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Date: Wed, 27 Feb 2013 20:26:47 +0100
From: "Jason A. Donenfeld" <>
Subject: Re: CVE request - Linux kernel: VFAT slab-based buffer overflow

On Wed, Feb 27, 2013 at 6:03 AM, Greg KH <> wrote:
> I will say flat out that this is an impossible task to accomplish.

Maybe so, and the theory of the whole situation may lead to some
interesting debates.

But let's step back from the lofty arguments and look at a very simple
and practical situation:


1. Nefarious folks notice security bugs, upon introduction commit,
upon fix commit, and in between the two.
2. Security bugs are often fixed in the upstream kernel.
3. Various organizations and individuals like to maintain stable
branches of a particular kernel version.
4. They like these branches to be as secure as possible.
5. They thus benefit from knowing which upstream changes affect
security bugs that are present in their branch.

This should be pretty plain and obvious.

The solution involves informing such stable maintainers of the issue
and of the fix. CVEs and oss-sec are supposed to help fulfill this

Greg -- you then raise the issue, "Well who shall be responsible for
such reporting? It's an awful lot of pressure to figure out what's a
security fix and what isn't. I don't want to do that! Who wants to do

Plenty of people would gladly do that, but maybe that's besides the
point, as is this objection.

The solution to oss-sec being informed isn't for one person to be
responsible for mailing oss-sec, but for there to be a general climate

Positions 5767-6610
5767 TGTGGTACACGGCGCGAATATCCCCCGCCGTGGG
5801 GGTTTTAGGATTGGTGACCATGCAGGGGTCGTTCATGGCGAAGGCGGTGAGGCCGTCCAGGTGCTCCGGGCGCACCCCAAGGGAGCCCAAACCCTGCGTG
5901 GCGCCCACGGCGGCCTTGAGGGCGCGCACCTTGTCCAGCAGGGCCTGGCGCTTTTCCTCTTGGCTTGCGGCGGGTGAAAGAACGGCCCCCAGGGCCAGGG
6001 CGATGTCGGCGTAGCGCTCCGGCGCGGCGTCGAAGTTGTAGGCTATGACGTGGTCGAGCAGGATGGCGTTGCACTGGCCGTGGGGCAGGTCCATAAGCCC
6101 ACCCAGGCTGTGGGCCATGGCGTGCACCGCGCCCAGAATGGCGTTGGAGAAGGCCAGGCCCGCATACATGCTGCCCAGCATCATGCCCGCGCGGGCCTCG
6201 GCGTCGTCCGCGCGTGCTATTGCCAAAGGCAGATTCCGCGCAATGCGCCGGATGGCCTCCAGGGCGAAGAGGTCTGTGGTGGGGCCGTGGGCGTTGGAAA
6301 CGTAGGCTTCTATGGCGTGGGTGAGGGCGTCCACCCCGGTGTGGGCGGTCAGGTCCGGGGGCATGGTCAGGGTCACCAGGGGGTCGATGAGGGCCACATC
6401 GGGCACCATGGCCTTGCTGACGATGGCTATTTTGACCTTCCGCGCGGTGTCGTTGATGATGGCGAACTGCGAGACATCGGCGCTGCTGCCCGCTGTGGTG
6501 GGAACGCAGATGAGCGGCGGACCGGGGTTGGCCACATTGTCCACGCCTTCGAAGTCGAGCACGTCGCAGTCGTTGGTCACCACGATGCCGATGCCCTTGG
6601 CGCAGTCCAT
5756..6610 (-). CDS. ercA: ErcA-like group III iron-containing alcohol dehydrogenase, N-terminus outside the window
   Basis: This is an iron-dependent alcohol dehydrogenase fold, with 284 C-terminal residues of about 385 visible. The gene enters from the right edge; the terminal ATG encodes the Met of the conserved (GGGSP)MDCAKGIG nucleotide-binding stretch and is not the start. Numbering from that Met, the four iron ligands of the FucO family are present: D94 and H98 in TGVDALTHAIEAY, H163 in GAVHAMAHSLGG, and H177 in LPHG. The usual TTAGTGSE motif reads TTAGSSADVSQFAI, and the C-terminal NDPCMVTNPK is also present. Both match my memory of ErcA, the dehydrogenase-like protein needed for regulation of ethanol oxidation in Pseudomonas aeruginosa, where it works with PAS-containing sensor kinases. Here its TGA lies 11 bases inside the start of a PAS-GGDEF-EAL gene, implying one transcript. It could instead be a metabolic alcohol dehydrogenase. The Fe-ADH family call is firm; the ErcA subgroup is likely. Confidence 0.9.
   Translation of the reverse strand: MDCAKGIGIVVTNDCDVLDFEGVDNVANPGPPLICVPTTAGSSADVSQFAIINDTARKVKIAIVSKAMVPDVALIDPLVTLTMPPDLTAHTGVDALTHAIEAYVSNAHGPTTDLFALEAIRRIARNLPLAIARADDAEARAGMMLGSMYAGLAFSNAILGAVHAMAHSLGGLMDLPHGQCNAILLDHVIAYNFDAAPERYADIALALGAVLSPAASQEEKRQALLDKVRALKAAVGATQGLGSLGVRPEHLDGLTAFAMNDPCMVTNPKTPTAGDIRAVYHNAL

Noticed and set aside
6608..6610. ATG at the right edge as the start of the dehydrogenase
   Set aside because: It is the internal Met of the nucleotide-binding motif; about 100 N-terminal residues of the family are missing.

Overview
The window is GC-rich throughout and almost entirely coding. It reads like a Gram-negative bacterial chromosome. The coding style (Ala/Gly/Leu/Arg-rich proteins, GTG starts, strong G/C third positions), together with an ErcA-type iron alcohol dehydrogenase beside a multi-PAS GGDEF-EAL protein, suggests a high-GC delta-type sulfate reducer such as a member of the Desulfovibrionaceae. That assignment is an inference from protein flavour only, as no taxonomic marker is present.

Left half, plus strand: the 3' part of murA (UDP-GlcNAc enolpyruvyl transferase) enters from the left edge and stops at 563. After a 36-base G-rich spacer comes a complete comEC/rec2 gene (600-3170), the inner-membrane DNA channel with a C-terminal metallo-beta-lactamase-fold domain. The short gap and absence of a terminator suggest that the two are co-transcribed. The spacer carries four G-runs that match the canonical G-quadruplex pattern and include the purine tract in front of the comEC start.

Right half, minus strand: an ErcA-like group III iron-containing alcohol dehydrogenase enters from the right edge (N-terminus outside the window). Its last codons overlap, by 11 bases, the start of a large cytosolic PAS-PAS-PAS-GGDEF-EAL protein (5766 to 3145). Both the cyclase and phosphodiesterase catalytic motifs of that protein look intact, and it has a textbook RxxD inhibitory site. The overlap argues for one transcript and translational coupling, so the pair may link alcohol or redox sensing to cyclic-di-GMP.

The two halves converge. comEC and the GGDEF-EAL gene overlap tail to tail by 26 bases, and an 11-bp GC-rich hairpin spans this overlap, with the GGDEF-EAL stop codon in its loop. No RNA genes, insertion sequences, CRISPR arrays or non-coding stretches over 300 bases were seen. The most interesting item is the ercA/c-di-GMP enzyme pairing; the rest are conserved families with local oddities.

of, "oh, hey, I noticed this is security related. I've got a duty to
email oss-sec about it, because people's kernels getting owned is not
a good thing, and I like good things."

Folks on security@ are likely in a position to make such observations.
Other people on the various subsystem mailing lists are also in that
position. Occasionally I myself will peruse Linus' tree and notice
some silent fixes here or there (such as the tmpfs use-after-free
yesterday). Lots of people are in a position to notice.

How many of those people actually feel like it's a good and
quasi-necessary thing to email oss-sec about it? Nefarious folks,
obviously not. But it also seems like many of the individuals on
security@ don't feel that way either. Nor do many core kernel
developers (it would seem).

If people in a position to notice security related fixes don't feel
it's a good thing to pipe up to oss-sec, the practicality of the
matter is that we'll be worse off security-wise. As Kurt said, we
can't do it 100%, but I think if the general attitude would shift
amongst many of those who are in a position to notice security fixes,
we'd be a lot better off.

The solution is really a practical one. Go to NYC for a day, ride
around on MTA, and observe their flyers:

"If you see something, say something."

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